Osieck rues Australia’s profligacy

Holger Osieck was left to rue missed opportunities after Australia fell to Japan’s extra-time goal in the final of the Asian Cup.

The Socceroos enjoyed plenty of chances over the course of 120 minutes at Doha’s Khalifa Stadium, but were unable to breach Japan’s defence.

A technically accomplished volley from Tadinari Lee in the second half of extra time proved the difference, and Australia’s German coach could only watch on helpless after his players failed to find the net.

“We had our opportunities and what is always encouraging is the way we play and we create opportunities,” Osieck said.

“However, it is crucial to convert them and later on in the game it backfired and that is a problem. We had to be more clinical in our finishing and it’s not enough to win a game if you don’t score.”

“I’m very proud of my players, their performance and their attitude. I give them credit and really feel sorry for the boys that they didn’t get the reward for their efforts.”

“You can imagine in our dressing room it’s not a great atmosphere, everybody’s really sad.”

“All in all, our team represented Australia in a great way.”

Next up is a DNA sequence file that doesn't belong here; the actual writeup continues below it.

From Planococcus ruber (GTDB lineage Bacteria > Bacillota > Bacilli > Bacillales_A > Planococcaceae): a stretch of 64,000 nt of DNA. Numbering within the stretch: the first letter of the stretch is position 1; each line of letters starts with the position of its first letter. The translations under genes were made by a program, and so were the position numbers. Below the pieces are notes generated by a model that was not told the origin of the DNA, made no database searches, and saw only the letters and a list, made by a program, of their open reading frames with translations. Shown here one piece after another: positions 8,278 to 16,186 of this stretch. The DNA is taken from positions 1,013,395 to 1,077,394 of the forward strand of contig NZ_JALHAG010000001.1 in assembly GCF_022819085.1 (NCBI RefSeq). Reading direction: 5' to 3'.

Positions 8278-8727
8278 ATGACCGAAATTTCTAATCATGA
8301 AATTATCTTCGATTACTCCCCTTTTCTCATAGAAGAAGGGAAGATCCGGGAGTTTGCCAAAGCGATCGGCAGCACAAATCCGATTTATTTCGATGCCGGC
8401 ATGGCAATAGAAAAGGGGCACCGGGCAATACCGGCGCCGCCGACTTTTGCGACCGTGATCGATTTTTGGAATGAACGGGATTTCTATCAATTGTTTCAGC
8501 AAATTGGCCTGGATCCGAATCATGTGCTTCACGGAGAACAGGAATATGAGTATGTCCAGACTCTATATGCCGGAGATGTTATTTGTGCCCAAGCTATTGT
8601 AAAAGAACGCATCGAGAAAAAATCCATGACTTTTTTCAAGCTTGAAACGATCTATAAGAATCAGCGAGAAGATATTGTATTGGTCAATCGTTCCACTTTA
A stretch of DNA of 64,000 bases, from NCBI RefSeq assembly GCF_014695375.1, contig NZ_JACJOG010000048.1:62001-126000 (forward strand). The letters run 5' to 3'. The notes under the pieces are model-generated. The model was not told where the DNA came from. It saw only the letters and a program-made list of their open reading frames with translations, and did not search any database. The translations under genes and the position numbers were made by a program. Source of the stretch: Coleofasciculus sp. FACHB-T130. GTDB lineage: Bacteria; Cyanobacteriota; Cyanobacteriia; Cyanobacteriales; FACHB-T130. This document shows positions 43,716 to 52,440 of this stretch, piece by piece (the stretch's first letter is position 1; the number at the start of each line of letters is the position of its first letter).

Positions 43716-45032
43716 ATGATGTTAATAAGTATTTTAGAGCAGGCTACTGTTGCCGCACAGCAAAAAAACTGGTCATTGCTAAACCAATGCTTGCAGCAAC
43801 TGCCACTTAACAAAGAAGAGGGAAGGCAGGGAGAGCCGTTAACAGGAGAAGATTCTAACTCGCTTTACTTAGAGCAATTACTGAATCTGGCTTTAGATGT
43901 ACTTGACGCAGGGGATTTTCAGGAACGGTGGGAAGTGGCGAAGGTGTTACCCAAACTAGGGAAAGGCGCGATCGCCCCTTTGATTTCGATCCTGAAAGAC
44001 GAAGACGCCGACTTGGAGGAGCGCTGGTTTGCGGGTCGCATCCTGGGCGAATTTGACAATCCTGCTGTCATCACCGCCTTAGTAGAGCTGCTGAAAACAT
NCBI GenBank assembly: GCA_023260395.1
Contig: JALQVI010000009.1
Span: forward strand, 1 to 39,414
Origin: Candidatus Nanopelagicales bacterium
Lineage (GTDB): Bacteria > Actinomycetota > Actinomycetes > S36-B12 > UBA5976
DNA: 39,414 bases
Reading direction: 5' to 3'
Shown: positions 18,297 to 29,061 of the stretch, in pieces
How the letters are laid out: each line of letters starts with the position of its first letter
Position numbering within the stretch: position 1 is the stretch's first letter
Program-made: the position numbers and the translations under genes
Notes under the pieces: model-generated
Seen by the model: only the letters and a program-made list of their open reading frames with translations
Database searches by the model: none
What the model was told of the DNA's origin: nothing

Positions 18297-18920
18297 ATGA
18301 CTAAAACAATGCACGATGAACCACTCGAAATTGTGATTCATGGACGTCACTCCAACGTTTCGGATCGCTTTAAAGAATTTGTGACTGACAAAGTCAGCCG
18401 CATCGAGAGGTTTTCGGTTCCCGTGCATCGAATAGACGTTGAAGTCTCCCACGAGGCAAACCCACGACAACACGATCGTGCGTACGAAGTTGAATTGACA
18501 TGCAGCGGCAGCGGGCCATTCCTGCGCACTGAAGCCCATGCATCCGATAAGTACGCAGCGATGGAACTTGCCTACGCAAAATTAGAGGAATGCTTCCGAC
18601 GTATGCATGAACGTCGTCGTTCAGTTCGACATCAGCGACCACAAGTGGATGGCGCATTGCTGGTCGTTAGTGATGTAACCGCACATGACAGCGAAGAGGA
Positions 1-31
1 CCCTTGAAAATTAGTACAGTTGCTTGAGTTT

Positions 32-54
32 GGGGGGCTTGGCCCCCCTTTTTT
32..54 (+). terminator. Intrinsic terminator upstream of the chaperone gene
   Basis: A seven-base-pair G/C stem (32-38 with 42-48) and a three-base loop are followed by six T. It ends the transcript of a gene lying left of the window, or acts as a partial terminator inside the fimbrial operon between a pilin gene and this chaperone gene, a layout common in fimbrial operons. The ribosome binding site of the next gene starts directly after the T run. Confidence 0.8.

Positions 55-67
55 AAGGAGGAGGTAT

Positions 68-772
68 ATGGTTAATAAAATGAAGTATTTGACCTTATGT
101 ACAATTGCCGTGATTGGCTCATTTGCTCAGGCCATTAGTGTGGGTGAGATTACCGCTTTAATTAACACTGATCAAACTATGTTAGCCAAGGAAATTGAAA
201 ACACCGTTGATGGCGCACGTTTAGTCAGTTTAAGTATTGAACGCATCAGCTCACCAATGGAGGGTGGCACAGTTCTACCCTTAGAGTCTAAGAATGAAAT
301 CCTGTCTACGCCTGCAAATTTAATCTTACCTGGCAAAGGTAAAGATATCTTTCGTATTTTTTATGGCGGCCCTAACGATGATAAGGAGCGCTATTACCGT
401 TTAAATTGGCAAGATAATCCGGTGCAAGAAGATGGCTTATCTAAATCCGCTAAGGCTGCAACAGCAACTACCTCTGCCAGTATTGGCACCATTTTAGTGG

Sanfrecce Hiroshima forward Lee found himself unmarked inside the box to strike the late winner, but Osieck refused to point fingers after the lapse.

“It was late into extra time and there was fatigue and it was probably the only positional mistake that we made,” he said.

“It was a very costly one and I don’t want to blame anyone. It was definitely not our regular defensive positioning but to have a go at any of the players is inappropriate.”

“We had six games in an intense tournament and twice we had to go into extra time so if there was no fatigue, then the players must be robots.”

Australia captain Lucas Neil echoed the thoughts of his coach after seeing the team’s efforts undone by a single, costly error.

“We didn’t punish Japan when we had the half-chances and then one lapse in concentration punished us,” Neil said.

“It was probably due to fatigue in extra time but at this level it’s probably only going to take one mistake to win or lose the game.”